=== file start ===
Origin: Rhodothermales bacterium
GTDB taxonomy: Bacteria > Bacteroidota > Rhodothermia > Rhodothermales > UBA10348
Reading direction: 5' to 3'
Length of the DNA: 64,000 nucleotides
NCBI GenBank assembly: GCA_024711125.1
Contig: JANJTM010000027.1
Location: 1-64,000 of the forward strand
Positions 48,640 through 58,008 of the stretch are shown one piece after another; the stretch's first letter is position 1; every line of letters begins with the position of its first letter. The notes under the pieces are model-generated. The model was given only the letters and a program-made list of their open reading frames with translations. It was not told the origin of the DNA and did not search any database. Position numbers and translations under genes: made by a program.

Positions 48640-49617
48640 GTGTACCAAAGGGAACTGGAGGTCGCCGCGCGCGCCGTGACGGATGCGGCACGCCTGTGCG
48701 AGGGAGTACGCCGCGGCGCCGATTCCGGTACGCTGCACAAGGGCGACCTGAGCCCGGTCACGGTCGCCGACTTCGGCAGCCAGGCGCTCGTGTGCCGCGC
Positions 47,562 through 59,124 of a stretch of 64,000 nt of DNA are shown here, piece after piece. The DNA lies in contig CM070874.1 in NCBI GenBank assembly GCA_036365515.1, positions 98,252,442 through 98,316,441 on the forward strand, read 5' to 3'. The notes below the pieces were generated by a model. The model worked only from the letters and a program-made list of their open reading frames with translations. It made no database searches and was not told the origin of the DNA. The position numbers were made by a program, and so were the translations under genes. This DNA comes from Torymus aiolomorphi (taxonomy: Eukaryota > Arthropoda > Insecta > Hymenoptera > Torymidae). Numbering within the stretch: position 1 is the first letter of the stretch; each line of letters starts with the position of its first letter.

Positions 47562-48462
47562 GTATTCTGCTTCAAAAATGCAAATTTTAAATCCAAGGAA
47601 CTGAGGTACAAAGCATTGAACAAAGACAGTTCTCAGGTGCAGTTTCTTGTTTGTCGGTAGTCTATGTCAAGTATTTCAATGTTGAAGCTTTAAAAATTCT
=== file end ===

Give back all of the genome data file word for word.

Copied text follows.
Origin: Rhodothermales bacterium
GTDB taxonomy: Bacteria > Bacteroidota > Rhodothermia > Rhodothermales > UBA10348
Reading direction: 5' to 3'
Length of the DNA: 64,000 nucleotides
NCBI GenBank assembly: GCA_024711125.1
Contig: JANJTM010000027.1
Location: 1-64,000 of the forward strand
Positions 48,640 through 58,008 of the stretch are shown one piece after another; the stretch's first letter is position 1; every line of letters begins with the position of its first letter. The notes under the pieces are model-generated. The model was given only the letters and a program-made list of their open reading frames with translations. It was not told the origin of the DNA and did not search any database. Position numbers and translations under genes: made by a program.

Positions 48640-49617
48640 GTGTACCAAAGGGAACTGGAGGTCGCCGCGCGCGCCGTGACGGATGCGGCACGCCTGTGCG
48701 AGGGAGTACGCCGCGGCGCCGATTCCGGTACGCTGCACAAGGGCGACCTGAGCCCGGTCACGGTCGCCGACTTCGGCAGCCAGGCGCTCGTGTGCCGCGC
Positions 47,562 through 59,124 of a stretch of 64,000 nt of DNA are shown here, piece after piece. The DNA lies in contig CM070874.1 in NCBI GenBank assembly GCA_036365515.1, positions 98,252,442 through 98,316,441 on the forward strand, read 5' to 3'. The notes below the pieces were generated by a model. The model worked only from the letters and a program-made list of their open reading frames with translations. It made no database searches and was not told the origin of the DNA. The position numbers were made by a program, and so were the translations under genes. This DNA comes from Torymus aiolomorphi (taxonomy: Eukaryota > Arthropoda > Insecta > Hymenoptera > Torymidae). Numbering within the stretch: position 1 is the first letter of the stretch; each line of letters starts with the position of its first letter.

Positions 47562-48462
47562 GTATTCTGCTTCAAAAATGCAAATTTTAAATCCAAGGAA
47601 CTGAGGTACAAAGCATTGAACAAAGACAGTTCTCAGGTGCAGTTTCTTGTTTGTCGGTAGTCTATGTCAAGTATTTCAATGTTGAAGCTTTAAAAATTCT